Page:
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Russian dictator Vladimir Putin has confirmed the death of Wagner Group founder Yevgeny Prigozhin on Aug. 24. The mercenary group leader was presumed dead in an Aug. 23 private jet crash.
"He made mistakes," said Putin, but he "got the results he wanted both for himself and for the common cause."
Putin also noted that he had known Prigozhin for a long time, expressing condolences.
Prigozhin was listed as one of the passengers of the aircraft, but it not initially confirmed whether he had been onboard. Russian media reported earlier on Aug. 24 that all 10 bodies found in the crash have been taken for examination.
The cause of the crash remains unclear. Ukrainian President Volodymyr Zelensky told reporters on Aug. 24 that Ukraine did not orchestrate the crash, but added that "everyone understands" who is behind it.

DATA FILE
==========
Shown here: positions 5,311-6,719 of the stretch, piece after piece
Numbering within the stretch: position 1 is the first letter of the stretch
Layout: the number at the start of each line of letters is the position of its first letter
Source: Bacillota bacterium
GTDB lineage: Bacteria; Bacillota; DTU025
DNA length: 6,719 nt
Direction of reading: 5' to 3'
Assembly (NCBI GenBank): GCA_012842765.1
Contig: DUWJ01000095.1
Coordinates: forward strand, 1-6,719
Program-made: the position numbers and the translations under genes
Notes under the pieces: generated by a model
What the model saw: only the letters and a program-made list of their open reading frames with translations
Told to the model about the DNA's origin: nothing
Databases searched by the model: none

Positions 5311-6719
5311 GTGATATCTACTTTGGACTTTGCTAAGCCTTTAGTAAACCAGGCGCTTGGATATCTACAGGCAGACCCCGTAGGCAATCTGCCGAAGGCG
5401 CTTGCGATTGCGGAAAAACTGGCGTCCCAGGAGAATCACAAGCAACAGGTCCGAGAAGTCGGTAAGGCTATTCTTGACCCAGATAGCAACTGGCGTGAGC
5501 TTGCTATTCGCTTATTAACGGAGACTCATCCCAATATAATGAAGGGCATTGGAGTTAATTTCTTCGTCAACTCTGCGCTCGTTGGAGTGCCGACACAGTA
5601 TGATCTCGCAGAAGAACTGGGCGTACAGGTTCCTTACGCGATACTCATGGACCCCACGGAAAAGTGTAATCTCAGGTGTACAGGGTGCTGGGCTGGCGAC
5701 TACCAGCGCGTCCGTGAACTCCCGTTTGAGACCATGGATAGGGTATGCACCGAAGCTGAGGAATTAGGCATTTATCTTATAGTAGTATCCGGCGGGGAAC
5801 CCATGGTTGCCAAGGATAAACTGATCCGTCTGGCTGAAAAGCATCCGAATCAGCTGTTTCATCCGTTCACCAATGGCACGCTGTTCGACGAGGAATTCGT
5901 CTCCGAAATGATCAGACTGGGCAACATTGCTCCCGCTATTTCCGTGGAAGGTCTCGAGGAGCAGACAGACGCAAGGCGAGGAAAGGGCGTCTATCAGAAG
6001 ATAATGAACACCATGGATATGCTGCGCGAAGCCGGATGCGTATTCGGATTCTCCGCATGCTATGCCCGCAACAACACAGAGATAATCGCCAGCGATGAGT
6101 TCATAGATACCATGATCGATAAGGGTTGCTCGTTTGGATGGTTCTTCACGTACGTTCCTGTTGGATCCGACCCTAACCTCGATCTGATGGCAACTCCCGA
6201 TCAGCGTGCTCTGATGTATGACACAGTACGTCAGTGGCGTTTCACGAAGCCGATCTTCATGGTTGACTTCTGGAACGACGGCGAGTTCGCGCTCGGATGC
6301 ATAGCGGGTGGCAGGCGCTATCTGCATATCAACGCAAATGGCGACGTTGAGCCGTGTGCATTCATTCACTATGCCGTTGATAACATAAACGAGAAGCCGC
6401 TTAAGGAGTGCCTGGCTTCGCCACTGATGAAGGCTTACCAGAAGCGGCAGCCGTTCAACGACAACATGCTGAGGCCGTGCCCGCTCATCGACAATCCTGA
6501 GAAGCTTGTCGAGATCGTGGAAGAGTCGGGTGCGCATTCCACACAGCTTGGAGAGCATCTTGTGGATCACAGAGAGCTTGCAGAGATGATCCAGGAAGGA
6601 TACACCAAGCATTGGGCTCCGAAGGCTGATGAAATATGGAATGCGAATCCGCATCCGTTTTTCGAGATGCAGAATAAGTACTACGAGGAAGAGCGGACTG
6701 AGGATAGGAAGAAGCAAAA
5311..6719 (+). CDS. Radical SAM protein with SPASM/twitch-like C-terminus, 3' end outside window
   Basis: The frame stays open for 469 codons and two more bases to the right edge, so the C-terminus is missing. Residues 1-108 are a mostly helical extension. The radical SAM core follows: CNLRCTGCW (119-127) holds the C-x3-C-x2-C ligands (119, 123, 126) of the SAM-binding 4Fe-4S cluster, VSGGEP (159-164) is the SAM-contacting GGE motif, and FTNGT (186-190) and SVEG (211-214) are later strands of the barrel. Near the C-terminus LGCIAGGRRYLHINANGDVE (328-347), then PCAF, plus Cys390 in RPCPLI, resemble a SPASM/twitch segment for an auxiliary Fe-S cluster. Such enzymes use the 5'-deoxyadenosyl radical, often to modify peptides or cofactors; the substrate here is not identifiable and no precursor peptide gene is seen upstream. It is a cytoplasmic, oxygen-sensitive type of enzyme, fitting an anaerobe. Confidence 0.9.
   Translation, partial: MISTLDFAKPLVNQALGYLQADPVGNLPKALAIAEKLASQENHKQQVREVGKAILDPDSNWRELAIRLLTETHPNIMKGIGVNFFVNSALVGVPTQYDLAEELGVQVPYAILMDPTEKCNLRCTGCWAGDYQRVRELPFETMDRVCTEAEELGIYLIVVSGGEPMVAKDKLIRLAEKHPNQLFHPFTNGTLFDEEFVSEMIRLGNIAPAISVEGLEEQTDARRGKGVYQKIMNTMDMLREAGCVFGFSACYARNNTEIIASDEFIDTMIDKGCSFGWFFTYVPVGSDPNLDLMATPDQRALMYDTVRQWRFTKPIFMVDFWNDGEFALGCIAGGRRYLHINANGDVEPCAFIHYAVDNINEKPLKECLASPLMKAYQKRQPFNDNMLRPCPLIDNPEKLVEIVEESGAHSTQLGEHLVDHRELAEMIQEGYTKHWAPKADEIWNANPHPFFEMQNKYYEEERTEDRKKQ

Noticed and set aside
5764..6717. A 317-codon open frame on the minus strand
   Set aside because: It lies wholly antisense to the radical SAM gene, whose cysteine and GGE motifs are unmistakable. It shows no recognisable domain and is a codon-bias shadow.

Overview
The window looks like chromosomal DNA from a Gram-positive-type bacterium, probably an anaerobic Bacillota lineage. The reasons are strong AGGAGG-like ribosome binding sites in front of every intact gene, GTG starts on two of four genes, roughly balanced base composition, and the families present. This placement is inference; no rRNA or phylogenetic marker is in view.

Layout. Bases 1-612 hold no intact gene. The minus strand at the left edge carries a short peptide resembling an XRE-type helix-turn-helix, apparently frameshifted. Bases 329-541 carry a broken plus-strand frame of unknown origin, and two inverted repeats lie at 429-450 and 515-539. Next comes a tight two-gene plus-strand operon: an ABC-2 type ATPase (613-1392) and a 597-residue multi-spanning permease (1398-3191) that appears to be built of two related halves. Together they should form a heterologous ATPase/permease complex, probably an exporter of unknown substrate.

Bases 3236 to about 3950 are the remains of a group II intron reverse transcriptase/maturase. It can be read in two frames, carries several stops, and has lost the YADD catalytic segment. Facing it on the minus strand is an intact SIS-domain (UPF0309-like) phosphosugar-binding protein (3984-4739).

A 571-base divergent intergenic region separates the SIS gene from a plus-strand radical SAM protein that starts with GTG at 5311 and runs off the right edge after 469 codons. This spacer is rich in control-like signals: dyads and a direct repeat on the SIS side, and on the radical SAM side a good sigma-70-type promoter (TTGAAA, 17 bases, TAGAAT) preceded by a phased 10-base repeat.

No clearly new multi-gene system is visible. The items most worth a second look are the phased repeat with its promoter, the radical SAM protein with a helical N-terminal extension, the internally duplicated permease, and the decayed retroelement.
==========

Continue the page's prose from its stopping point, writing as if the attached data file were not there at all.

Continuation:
The likely cause was a bomb onboard or "some other form of sabotage," according to unnamed U.S. officials cited by the Wall Street Journal on Aug. 24.
Though the officials stressed that their assessments are not yet complete, the plane did not appear to have been shot down by an air defense missile, the article wrote.
The leader of the mercenary group had launched a short-lived rebellion against the Kremlin in late June. He captured the city of Rostov and marched toward Moscow before abruptly ending the insurrection.
Following an undisclosed deal allegedly brokered by Belarusian dictator Alexander Lukashenko, the warlord was allowed to walk free and has recently released a video claiming to be in Africa.
The Wagner Group became infamous in 2022 for bringing tens of thousands of convicts from Russia's prisons into its ranks to fight in Ukraine, including those convicted of rape and murder, and used them as a highly effective but expendable assault force.